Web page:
Photos & Copyright: Netty Leistra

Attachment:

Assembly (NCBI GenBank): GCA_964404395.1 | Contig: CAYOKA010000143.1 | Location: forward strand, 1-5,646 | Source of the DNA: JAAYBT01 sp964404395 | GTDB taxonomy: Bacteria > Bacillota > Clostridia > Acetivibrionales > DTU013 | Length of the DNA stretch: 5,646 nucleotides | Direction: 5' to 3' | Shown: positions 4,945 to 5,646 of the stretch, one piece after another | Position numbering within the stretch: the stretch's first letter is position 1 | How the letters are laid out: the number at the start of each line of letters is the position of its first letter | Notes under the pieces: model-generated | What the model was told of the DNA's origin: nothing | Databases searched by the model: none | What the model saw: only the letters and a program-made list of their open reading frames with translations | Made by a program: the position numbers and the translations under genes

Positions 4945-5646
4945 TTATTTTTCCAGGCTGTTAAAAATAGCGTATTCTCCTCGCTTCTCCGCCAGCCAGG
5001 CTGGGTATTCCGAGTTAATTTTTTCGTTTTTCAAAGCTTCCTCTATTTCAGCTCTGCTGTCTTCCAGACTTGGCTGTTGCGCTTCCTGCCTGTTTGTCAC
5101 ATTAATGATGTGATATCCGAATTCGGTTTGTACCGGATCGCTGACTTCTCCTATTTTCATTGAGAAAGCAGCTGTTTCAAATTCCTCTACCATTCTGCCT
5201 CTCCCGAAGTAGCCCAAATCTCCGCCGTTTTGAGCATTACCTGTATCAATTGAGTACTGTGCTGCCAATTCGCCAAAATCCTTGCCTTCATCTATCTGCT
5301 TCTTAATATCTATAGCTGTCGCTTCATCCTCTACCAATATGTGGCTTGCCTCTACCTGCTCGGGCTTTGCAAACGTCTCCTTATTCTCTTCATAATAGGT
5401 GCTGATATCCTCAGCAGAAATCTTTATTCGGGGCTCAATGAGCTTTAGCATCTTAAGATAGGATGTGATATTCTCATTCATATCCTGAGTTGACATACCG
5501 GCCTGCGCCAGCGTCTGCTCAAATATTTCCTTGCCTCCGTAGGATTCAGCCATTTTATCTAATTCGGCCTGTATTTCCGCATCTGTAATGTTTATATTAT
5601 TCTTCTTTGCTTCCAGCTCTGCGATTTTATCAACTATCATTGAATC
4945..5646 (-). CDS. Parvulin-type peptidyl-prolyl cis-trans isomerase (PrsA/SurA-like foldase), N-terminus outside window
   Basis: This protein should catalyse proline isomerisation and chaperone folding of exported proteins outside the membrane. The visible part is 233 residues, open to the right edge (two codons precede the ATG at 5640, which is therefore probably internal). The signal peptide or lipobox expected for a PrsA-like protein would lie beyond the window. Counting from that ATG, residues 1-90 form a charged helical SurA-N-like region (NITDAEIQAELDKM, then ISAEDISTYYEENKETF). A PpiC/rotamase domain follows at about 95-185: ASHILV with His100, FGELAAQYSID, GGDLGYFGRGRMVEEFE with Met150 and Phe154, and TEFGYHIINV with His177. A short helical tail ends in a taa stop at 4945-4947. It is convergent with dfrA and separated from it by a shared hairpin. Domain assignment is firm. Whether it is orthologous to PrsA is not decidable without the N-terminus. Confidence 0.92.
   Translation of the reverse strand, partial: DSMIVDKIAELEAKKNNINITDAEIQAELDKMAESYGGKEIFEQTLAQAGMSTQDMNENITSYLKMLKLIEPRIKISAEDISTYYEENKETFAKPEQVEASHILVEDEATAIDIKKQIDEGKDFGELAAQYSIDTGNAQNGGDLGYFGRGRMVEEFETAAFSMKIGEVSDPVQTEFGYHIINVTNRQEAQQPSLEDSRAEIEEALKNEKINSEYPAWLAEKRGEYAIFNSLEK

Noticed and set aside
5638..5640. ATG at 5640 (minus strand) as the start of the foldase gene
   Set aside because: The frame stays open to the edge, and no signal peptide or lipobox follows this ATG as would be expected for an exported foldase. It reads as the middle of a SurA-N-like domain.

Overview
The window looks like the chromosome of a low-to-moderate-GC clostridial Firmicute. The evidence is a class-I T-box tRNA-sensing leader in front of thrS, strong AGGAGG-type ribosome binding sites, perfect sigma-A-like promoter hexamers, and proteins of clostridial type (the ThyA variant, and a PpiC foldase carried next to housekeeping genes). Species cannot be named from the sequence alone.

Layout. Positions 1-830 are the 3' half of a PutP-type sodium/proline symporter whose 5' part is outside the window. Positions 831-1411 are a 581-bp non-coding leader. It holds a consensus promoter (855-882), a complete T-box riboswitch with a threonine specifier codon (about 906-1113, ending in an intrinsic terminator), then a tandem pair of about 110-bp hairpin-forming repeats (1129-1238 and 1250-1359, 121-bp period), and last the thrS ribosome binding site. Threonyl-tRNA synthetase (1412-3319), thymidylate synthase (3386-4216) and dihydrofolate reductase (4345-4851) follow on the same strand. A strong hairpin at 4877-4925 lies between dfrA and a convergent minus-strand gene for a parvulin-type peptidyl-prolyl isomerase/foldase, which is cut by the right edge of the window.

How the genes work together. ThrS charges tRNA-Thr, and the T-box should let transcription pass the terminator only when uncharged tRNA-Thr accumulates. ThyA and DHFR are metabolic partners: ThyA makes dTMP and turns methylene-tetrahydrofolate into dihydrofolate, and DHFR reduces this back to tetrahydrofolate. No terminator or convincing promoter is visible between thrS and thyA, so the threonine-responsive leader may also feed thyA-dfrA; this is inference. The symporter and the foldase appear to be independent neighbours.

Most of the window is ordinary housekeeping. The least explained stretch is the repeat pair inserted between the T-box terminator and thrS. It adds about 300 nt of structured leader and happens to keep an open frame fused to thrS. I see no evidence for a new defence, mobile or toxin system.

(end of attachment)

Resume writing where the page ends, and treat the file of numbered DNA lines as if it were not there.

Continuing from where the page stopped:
If I saw much of the royals on 30 April? Well, no. At 7.30pm I finally had more than enough of the press center and my work, and decided to have a break. A friend of mine was nearby and said he would be there soon. And I waited and waited. Turned out he had passed on the back of the palace and was just looking at all the royal guests leaving the Royal Palace. But afterwards he finally came to see me. We both missed the Song for the King (Koningslied).But never mind. We found our way to the Muziekgebouw aan ‘t IJ where the water pageant for the King on the River IJ would finish. The shortest routes were all closed down, so we had to walk all the way around the main railway station. In the meantime the royals had started their boat tour. The boat with King Willem-Alexander, Queen Máxima and their daughters had already passed when we finally saw the water, but we saw two boats full of (royal) guests. However we were not able to recognise anybody. While the royals saw a programme of art, culture and sport, called “This is your country” we managed to reach the Muziekgebouw aan ‘t IJ. Far away we could hear a bit of music, which must have been the performance of DJ Armin van Buuren and the Royal Concertgebouw Orchestra. The King, Queen and their daughters shortly left their boat there to great the musicians. And the three boats with guests arrived at the Muziekgebouw aan ‘t IJ …They had to wait for about half an hour … outside. Hopefully it was a bit warmer next to the building than on the bride where we stood. At least we wore a coat, while most guests hadn’t taken any scarf or coat with them and were standing there in their evening dresses. Although the guests were hardly recognisable from our place – and I only remembered later that I had taken a small spy-glass with me – it was nice finally to be part of the festivities. But finally just after 9pm also the new Royal Couple arrived. It took a while before anything happened, and just when we were about to leave there was a small fireworks after all and people playing drums. The vessels on the water saluted the new King and Queen, boats of the fire brigade showed their skills. And a formation of the Royal Netherlands Air Force F-16s (ten of them) made a fly past just above our heads.But then the party was over. The Royals and their guests went all inside the buidling for a dinner, hosted by Prime Minister Mark Rutte on behalf of the Council of Ministers. And we left to get some food and warmth. I went back to work, and finally finished working at midnight.